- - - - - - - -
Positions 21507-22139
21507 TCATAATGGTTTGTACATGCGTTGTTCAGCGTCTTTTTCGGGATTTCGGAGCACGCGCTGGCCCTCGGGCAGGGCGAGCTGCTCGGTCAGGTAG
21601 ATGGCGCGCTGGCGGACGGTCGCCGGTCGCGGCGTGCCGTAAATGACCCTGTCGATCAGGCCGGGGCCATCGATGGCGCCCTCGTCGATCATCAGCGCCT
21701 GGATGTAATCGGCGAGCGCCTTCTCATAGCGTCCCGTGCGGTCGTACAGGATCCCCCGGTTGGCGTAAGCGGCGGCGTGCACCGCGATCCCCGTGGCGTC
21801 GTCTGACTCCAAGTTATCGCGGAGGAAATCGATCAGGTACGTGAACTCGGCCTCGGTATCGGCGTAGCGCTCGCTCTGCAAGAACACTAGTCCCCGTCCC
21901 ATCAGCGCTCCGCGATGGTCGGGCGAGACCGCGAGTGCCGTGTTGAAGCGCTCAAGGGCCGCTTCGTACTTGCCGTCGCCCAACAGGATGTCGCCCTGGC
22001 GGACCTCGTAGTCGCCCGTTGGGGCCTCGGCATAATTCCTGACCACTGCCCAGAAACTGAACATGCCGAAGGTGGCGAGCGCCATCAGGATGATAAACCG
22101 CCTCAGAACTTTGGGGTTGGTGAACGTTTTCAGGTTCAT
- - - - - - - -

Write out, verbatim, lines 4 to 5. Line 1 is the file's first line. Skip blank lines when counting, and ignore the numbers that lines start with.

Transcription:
21701 GGATGTAATCGGCGAGCGCCTTCTCATAGCGTCCCGTGCGGTCGTACAGGATCCCCCGGTTGGCGTAAGCGGCGGCGTGCACCGCGATCCCCGTGGCGTC
21801 GTCTGACTCCAAGTTATCGCGGAGGAAATCGATCAGGTACGTGAACTCGGCCTCGGTATCGGCGTAGCGCTCGCTCTGCAAGAACACTAGTCCCCGTCCC